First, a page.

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University of St. La Salle College of Nursing Substance Study Name of Student: Jordanne T.

Etis BSN4D REACH 6-2 shift August 2, 2011

Name of substance Cannabis History Cannabis use has been found to have occurred as long ago as the 3rd millennium BC. In modern times, the drug has been used for recreational, religious or spiritual, and medicinal purposes. The UN estimated that in 2004 about 4% of the world's adult population (162 million people) use cannabis annually, and about 0.6% (22.5 million) use it on a daily basis. The possession, use, or sale of cannabis preparations containing psychoactive cannabinoids became illegal in most parts of the world in the early 20th century. Cannabis is indigenous to Central and South AsiaEvidence of the inhalation of cannabis smoke can be found in the 3rd millennium BC, as indicated by charred cannabis seeds found in a ritual brazier at an ancient burial site in present day Romania. In 2003, a leather basket filled with cannabis leaf fragments and seeds was found next to a 2,500- to 2,800-yearold mummified shaman in the northwestern Xinjiang Uygur Autonomous Region of China. Cannabis is also known to have been used by the ancient Hindus and Nihang Sikhs of India and Nepal thousands of years ago. The herb was called ganjika in Sanskrit). The ancient drug soma, mentioned in the Vedas, was sometimes associated with cannabis. Description Cannabis, also known as marijuana (sometimes spelled "marihuana") among many other names, refers to any number of preparations of the Cannabis plant intended for use as a psychoactive drug or for medicinal purposes. The word marijuana comes from the Mexican Spanish word marihuana. Cannabis is an annual, dioecious, flowering herb. The leaves are palmately compound or digitate, with serrate leaflets. The first pair of leaves usually have a single leaflet, the number gradually increasing up to a maximum of about thirteen leaflets per leaf (usually seven or nine), depending on variety and growing conditions. At the top of a flowering plant, this number again diminishes to a single leaflet per leaf. The lower leaf pairs usually occur in an opposite leaf arrangement and the upper leaf pairs in an alternate arrangement on the main stem of a mature plant.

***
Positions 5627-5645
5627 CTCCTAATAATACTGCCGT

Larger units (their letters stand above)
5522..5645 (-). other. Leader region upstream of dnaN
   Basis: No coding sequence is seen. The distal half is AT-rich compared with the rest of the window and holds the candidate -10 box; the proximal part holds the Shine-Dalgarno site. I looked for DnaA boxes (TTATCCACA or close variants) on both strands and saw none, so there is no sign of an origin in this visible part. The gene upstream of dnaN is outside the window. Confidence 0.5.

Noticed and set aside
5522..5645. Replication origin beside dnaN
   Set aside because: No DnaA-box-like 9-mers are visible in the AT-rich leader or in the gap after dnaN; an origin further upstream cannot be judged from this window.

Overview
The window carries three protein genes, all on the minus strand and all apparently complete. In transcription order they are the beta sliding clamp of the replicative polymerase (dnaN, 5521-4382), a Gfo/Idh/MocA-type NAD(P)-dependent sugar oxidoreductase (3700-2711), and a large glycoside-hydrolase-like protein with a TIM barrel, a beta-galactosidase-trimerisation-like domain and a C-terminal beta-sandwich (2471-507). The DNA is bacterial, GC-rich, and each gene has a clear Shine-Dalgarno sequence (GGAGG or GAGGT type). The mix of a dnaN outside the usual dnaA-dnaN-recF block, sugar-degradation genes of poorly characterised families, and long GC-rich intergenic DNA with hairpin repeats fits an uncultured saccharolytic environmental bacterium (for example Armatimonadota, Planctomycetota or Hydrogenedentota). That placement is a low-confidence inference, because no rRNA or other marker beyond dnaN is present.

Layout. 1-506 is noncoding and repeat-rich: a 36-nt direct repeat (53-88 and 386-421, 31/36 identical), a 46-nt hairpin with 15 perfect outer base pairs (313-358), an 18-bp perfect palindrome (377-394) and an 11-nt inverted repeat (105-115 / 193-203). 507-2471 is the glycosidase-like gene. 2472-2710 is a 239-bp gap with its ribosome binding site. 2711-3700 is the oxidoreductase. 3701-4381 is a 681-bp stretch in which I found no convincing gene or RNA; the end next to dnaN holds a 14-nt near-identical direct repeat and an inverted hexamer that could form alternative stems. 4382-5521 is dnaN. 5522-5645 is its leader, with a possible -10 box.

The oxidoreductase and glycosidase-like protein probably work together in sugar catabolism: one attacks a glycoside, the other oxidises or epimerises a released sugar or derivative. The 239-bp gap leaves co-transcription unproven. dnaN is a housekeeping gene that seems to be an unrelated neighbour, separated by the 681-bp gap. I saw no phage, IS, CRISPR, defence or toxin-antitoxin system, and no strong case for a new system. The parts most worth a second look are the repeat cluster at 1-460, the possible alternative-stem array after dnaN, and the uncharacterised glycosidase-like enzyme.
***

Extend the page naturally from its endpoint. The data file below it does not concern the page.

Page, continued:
Street names Mary jane, joint, grass, weed, pot, hash, weed Symptoms of overdose #1 sign RED EYES (irritated conjunctiva), Fatigue, Conjunctival congestion, increase appetite, euphoria relaxed inhibition, dilated pupils, psychosis

Symptoms of use Common reactions to marijuana use include: - changed visual perceptions combined witht the inability to judge distances accurately. This is oen reason why marijuana users are at increased of car crashes. - loss of an accurate sense of time -impaired coordination -feelings of well-being, power, or importance. - dry mouth and throat. Cannabis has psychoactive and physiological effects when consumed. The minimum amount of THC required to have a perceptible psychoactive effect is about 10 micrograms per kilogram of body weight.[ Aside from a subjective change in perception and, most notably, mood, the most common shortterm physical and neurological effects include increased heart rate, lowered blood pressure, impairment of short-term and working memory, psychomotor coordination, and concentration. Long-term effects are less clear. Therapeutic use Cannabis used medically does have several well-documented beneficial effects. Among these are: the amelioration of nausea and vomiting, stimulation of hunger in chemotherapy and AIDS patients, lowered intraocular eye pressure (shown to be effective for treating glaucoma), as well as general analgesic effects (pain reliever).

Nursing management 1. Provide support for decision to stop substance use. 2. Strengthen individual coping skills. 3. Facilitate learning of new ways to reduce anxiety. 4. Promote family involvement in rehabilitation program. 5. Facilitate family growth/development. 6. Provide information about condition, prognosis, and treatment needs.